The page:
Every time you create after school opportunities for students to do more science and engineering, you are marching for science.

Every time you raise your voice to tell your principal and colleagues that students need more science time, that science must not be marginalized or wait until 4th grade, you are marching for science.

Every time you help a colleague who is struggling to teach science effectively and is not quite sure how to do it, you are marching for science.

Every time you support a science organization with your membership and your participation, from NSTA to the AAAS, from NRDC to the International Crane Foundationyou are marching for science.

Every time you write to your legislators or sign a petition to protect the work of scientists from those who wish to silence them and to demand evidence-based policies, you are marching for science.

But most importantly, every time you inspire your students to develop a passion for science and aspire to become STEM professionals, or at the very least, to become informed, science-positive citizens, you are marching for science.

Will you march for science?

Please leave us a comment to let us know how.

~ Penny

You can read more about Golden Apple STEM Institute here.

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Filed under AAAS, International Crane Foundation, March for Science, NRDC, NSTA, science teaching, Uncategorized, war on science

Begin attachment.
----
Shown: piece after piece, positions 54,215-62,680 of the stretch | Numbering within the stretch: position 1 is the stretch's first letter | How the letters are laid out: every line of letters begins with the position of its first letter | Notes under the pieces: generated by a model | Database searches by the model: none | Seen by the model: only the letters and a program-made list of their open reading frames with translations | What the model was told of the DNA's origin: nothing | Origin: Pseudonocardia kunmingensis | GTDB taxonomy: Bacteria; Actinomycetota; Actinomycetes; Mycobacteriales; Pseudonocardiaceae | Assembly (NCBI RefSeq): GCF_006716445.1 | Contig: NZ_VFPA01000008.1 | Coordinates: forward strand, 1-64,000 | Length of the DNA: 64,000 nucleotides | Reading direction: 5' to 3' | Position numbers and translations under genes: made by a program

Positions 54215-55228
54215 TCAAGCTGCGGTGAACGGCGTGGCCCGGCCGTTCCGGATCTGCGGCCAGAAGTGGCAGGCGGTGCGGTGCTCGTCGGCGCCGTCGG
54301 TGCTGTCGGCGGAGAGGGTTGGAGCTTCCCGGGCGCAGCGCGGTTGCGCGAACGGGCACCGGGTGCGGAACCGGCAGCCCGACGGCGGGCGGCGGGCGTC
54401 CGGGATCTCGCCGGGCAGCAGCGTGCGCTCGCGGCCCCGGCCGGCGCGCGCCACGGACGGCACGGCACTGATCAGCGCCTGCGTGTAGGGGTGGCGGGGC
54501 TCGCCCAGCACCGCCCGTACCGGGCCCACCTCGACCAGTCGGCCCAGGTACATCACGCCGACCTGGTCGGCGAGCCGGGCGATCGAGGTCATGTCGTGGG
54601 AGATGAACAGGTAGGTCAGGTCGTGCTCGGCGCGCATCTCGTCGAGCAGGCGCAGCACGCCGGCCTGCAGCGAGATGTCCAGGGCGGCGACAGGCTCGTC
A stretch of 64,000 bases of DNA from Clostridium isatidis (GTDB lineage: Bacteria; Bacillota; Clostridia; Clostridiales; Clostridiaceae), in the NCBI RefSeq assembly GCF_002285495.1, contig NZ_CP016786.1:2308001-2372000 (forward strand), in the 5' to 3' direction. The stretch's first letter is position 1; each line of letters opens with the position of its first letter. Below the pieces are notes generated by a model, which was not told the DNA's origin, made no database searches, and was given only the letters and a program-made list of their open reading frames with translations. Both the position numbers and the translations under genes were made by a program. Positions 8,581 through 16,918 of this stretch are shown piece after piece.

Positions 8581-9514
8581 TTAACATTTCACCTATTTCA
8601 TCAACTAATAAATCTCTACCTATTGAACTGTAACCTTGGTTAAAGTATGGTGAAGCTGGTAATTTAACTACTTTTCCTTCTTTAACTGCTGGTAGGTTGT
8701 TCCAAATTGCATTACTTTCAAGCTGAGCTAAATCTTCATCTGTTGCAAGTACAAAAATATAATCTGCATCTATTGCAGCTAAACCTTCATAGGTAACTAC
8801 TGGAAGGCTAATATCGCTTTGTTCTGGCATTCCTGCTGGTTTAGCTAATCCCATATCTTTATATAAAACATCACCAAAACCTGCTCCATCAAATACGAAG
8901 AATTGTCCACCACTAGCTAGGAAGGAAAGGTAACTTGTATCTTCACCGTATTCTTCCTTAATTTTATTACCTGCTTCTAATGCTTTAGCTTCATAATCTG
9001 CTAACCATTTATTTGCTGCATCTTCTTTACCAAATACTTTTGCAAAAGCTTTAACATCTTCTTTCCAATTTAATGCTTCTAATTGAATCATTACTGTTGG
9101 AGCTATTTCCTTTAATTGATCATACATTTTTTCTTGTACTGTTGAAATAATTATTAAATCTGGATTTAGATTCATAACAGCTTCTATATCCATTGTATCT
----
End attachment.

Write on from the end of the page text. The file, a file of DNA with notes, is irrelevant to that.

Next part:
Guilty of Inadvertently Promoting A Stereotype?

I love visiting classrooms, watching teachers facilitate inquiry-based lessons, and seeing our future STEM professionals roll up their sleeves and dive in to the work of science and engineering, marshaling technology and math to be successful in conducting scientific investigations and in meeting engineering challenges. And I love looking around the classrooms that I visit, seeing photos of kids doing science, collections of science themed books, and models from their science and engineering projects. I especially love seeing our Wheel of Inquiry tool in use and the NGSS Science and Engineering Practices posted.

Occasionally, however, I see things that I hope will eventually go away, things that reinforce our cultural stereotypes about scientists. You know the prevailing one. A scientist is old, male, white. He wears a white lab coat, sports a mustache, and has wild hair and crazy eyes. The beaker places him inside, in a laboratory, not out in the field. In fact, that old white science guy is a cartoon Einstein. If he could talk, he’d undoubtedly have a German accent.


If you don’t fit any of those demographics … let’s say you are female or black or Latino or young … then “scientist” is automatically “the other,” and we seem to have a problem these days in the U.S. accepting and trusting those who are different from ourselves. At least some of us do.